” In vitro and in vivo comparisons of PSI-7851 with other Pharmasset compounds.
” The chemical structure of PSI-7851 and several other Pharmasset compounds.
” Information about the derivation of PSI-7977 from PSI-7851; the chemical structure, metabolic pathways, and toxicity assays of both compounds, and the finding that PSI-7977 is the most active against HCV.
” The protocol for a study comparing relative bioavailability of PSI-7851 and PSI-7977 in both capsule and tablet form.
” Pharmasset's plans to use PSI-7977 in a twelve-week study.

( Id., ¶ 69(a)”(g).)

On November 1, 2010, Pharmasset and Abbott exchanged their final confidential information at a conference in Boston. ( Id., ¶ 70.) During this meeting, Pharmasset showed Abbott a slide deck discussing: (1) the status of PSI-7977 clinical trials; (2) Pharmasset's plans to test an interferon-free combination of PSI-7977 and a nucleotide polymerase inhibitor (PSI-938) in mid-2011; and (3) Pharmasset's plans to test PSI-7977 in a twelve-week treatment regimen. ( Id. ) Negotiations between Pharmasset and Abbott ended after this meeting. ( Id., ¶ 71.) Abbott continued in its pursuit of a twelve-week interferon-free anti-HCV therapy. ( See e.g., id., ¶ 91.)

In June 2011, believing its proprietary compound GS-5885 would successfully treat HCV when combined with Pharmasset's PSI-7977, Gilead's management recommended the acquisition of Pharmasset to its Board of Directors. ( Id., ¶ 78.) On November 21, 2011, Gilead announced the acquisition of Pharmasset. ( Id., ¶ 82.) Gilead completed its acquisition of Pharmassetincluding PSI-7977-on January 17, 2012. ( Id., ¶ 9.) As a result, Gilead is a party to the BCDA. ( Id., ¶ 280.)

Beginning in fall of 2011, Abbott began to file provisional patent applications claiming various aspects of the Combination. ( Id., ¶ 100.) On February 17, 2012, Abbott filed a provisional patent application ('276/'468) titled "Methods for Treating HCV." ( Id., ¶ 114.). Six individuals, whom Gilead alleges were "heavily involved" with Abbott's efforts to acquire Pharmasset, were among the named inventors: Drs. Bernstein, Brun, Menon, Klein, Awni, and Podsadecki. ( Id., ¶ 115.) The application claimed, inter alia, the method of treating HCV using the combination of PSI-7977 and GS-5885. ( Id., ¶ 116.) The application provided no actual clinical data support but, rather, relied on a predictive "mechanistic model" to determine the sustained virological responses of certain direct acting antiviral agent ("DAA") combination therapies. ( Id., ¶ 118.) Gilead argues AbbVie breached the contract by using Pharmasset's confidential information to support the predictive "mechanistic model." In August 2012, the eleven named inventors of the AbbVie provisional patent application signed declarations affirming that they were the true inventors of the disclosed subject matter in the patent applications. ( Id., ¶¶ 130-36.)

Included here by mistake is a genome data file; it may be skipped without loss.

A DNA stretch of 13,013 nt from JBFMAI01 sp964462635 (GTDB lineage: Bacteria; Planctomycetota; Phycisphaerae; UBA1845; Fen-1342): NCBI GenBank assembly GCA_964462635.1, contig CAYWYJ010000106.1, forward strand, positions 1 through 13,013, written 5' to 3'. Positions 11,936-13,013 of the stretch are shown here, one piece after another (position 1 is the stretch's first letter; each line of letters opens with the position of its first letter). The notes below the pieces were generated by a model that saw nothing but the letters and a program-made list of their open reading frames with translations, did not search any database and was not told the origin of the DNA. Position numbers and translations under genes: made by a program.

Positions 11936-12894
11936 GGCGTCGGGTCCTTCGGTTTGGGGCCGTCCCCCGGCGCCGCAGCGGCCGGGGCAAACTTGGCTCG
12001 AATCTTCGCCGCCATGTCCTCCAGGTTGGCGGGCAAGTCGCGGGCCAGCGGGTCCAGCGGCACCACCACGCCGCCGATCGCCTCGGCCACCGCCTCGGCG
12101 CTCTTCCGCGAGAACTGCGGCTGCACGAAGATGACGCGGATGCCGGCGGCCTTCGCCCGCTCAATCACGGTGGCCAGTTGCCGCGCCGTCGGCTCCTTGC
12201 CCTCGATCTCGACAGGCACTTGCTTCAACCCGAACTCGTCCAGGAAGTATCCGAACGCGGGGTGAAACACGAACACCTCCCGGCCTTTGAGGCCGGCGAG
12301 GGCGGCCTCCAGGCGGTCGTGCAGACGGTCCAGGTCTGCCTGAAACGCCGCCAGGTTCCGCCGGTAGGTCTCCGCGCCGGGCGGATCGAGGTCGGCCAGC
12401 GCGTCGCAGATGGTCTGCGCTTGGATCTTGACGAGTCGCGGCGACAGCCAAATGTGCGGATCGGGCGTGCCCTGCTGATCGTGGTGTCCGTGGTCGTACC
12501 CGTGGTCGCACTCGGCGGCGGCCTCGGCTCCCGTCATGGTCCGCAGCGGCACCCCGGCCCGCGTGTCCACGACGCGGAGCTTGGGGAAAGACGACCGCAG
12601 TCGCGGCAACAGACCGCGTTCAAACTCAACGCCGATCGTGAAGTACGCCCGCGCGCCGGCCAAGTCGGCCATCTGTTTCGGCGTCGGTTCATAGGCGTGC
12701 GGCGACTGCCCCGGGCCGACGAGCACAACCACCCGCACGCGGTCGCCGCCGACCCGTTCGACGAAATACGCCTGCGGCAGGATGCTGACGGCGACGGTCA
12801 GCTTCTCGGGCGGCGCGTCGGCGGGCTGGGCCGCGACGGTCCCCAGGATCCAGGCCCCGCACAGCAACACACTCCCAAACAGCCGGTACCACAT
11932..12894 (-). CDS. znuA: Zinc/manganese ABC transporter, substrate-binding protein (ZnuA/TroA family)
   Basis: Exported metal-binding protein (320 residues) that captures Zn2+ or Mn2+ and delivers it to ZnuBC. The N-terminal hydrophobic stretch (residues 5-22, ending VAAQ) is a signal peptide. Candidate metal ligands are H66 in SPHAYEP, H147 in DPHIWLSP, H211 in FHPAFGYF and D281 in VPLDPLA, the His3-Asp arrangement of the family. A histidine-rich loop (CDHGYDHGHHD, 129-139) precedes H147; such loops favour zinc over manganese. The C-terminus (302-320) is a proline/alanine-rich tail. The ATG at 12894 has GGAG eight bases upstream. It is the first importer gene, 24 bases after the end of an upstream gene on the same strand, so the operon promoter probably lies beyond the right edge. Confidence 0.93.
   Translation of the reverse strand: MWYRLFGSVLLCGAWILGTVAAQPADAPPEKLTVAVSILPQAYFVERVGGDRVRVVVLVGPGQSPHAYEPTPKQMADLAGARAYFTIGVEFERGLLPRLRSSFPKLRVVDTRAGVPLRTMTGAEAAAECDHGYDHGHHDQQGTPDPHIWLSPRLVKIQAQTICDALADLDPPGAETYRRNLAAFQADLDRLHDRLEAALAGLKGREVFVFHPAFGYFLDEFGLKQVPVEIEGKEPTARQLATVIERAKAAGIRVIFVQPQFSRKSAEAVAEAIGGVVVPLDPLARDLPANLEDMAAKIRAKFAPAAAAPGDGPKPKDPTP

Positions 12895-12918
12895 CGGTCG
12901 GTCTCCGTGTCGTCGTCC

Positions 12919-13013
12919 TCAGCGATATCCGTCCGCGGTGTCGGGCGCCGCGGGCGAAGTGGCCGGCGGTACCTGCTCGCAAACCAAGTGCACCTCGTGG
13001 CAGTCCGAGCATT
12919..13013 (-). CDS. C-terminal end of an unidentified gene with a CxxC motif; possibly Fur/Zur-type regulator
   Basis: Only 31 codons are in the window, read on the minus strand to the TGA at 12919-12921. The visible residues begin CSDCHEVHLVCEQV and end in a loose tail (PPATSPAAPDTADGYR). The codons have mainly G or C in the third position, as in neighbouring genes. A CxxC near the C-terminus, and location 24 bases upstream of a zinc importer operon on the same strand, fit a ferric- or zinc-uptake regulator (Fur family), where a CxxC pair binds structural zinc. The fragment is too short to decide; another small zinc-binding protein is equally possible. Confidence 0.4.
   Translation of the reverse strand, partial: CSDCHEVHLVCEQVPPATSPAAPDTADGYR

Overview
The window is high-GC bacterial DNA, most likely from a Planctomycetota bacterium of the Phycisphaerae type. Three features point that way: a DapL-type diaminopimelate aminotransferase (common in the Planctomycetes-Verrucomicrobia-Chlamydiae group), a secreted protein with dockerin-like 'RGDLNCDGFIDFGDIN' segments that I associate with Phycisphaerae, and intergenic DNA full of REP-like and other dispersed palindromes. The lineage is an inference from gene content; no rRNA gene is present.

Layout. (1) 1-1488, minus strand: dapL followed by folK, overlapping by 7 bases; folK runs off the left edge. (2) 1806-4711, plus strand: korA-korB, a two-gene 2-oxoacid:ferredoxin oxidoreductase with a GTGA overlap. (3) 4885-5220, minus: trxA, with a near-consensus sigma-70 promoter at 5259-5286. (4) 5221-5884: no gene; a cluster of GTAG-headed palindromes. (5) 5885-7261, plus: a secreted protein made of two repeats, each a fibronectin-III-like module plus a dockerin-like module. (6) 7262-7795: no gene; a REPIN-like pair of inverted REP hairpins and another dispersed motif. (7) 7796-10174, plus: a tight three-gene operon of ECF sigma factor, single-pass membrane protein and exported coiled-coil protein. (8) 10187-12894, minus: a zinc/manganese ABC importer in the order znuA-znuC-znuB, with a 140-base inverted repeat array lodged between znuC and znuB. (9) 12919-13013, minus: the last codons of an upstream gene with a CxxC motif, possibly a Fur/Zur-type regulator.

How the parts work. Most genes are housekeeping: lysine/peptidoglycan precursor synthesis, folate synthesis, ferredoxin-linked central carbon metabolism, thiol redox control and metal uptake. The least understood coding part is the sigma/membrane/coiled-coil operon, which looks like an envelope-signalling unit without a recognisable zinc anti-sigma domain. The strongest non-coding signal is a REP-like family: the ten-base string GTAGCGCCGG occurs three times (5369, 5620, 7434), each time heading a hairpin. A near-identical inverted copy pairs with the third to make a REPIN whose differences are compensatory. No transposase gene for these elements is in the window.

Subsequently, on May 1, 2013, the PTO issued notice of allowance for AbbVie's first two patent applications”Patent Nos. 8, 466, 159 (the '159 patent") and 8, 492, 386 (the '386 patent"). ( Id., ¶ 150.) Later that day, after it learned of the issued patents, Gilead made contact with AbbVie regarding its previously filed Patent Cooperation Treaty ("PCT") Publication disclosing the Combination, which it believes is prior art relevant to the AbbVie patents. ( Id., ¶ 150-64.) Gilead urged AbbVie to disclose the alleged prior art to the PTO, but this was not done until ...